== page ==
In Mexico’s southernmost state of Chiapas, one church has taken Mexico’s soft drink addiction to new heights.
At the St. John the Baptist church in San Juan Chumala, the town’s mostly indigenous residents observe a mixture of Catholic and Tzotzil Maya religious traditions. This bond has spawned the unorthodox belief that burping can purge evil spirits from the soul, which helps explain why for several decades now the church has used Coca-Cola as a replacement for traditional alcohol in religious services.
From the outside, the so-called “Coca-Cola Church” is not particularly eye-catching. The interior decoration, however, is somewhat striking: the walls are lined with Coke bottles, there are no pews, and traditional religious imagery is often complimented by Coca-Cola’s famous red and white logo.
Certainly, the idea of an indigenous community adopting a renowned capitalist symbol for religious purposes may seem abnormal. However, Mexico’s relationship with Coco-Cola is by no means normal. Reports from 2016 revealed that Mexicans consume 180 litres of Coca-Cola per capita each year, making the county one of the largest consumers of the soft drink worldwide. In Chiapas, residents drink on average two litres per day. Coca-Cola’s widespread availability and fizz make it a convenient choice for church-goers hoping to burp themselves clean of any inner demons.
Coca-Cola was not actually introduced to the town until the 1960s, but like in all of Mexico, the soft drink has become a hugely pervasive cultural phenomenon. Coca-Cola’s popularity boom began when the company’s international ad campaign reached Mexico in the late 1960s and 1970s; the company sponsored the 1968 Olympics Games and 1970 World Cup which were held in Mexico. In 1994, Mexico enacted the North American Free Trade Agreement (NAFTA) with Canada and the United States, which greatly reduced the price of importing American products into Mexico. It also allowed companies like Coca-Cola and Pepsi to get a foothold in the country by investing hundreds of millions of dollars into Mexican-owned beverage conglomerates such as Femsa.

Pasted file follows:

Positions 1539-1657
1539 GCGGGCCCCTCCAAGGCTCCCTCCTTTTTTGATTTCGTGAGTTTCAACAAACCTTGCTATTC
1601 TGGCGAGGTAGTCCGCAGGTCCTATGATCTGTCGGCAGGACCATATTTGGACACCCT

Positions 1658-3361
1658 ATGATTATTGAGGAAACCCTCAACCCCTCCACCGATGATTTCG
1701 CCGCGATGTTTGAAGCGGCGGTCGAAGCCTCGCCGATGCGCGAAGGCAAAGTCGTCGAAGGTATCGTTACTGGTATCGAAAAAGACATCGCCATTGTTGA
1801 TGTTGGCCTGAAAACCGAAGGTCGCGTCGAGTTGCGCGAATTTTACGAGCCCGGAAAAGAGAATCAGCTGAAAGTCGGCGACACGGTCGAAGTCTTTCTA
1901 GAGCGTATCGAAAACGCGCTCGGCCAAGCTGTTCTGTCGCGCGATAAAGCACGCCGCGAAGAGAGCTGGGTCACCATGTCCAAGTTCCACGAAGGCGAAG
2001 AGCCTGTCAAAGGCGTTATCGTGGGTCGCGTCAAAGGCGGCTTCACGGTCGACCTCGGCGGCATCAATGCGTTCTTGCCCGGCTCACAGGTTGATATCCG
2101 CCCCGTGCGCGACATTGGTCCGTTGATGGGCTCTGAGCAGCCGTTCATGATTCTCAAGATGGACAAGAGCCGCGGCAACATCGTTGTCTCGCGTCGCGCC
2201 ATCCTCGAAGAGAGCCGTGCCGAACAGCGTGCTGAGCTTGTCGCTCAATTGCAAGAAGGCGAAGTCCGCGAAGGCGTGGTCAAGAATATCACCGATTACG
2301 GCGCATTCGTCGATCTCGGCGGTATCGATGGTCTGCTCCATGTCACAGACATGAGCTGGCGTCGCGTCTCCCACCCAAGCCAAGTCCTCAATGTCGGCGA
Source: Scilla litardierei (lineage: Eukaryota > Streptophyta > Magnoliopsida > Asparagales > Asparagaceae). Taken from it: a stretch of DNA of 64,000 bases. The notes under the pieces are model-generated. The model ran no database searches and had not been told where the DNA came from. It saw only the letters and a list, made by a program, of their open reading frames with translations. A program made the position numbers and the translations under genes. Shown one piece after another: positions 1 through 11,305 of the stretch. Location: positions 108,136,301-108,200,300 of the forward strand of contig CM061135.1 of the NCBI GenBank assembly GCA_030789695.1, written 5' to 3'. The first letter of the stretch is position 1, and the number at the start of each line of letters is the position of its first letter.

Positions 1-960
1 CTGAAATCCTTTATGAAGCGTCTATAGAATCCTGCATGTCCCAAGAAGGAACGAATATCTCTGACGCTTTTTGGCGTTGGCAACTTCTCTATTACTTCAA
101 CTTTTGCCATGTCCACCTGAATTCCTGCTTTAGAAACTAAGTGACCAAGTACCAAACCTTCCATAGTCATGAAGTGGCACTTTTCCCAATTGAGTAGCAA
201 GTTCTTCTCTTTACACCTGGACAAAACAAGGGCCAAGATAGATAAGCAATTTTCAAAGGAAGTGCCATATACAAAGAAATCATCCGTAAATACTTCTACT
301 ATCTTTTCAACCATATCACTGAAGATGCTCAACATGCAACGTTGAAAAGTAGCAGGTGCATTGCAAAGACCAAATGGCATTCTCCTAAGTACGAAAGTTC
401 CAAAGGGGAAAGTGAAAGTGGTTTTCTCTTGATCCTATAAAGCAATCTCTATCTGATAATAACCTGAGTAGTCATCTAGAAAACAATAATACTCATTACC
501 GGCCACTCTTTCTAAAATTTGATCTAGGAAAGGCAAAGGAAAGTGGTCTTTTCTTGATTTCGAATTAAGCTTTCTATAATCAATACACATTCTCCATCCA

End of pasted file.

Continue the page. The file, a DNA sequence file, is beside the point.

Today, Coke is distributed to all corners of the country, sold in ubiquitous convenience stores such as Oxxo, and the company’s logo is plastered is everywhere from billboards in major cities to rural school canteens. In low-income and malnourished communities, the soft drink represents a cheap and convenient source of calories. In states like Chiapas, where the state does not provide consistent access to drinking water, Coke is often more accessible.
Yet astronomical Coke consumption is taking its toll on the population’s health. In Chiapas, there was a 30 percent increase in diabetes between 2013 and 2016 and at the national level, Mexican’s soft drink fetish has helped fuel a soaring diabetes crisis, which kills around 100,000 people and costs the government almost $5 billion every year.
The country introduced a sugar tax in 2014, which in its first two years of implementation led to a sustained reduction in the purchase of taxed beverages. Although it is too early to evaluate the impact the tax has had on the nation’s health crisis, it is clear that diabetes rates remain critically high, suggesting a more holistic approach is required to tackle the issue.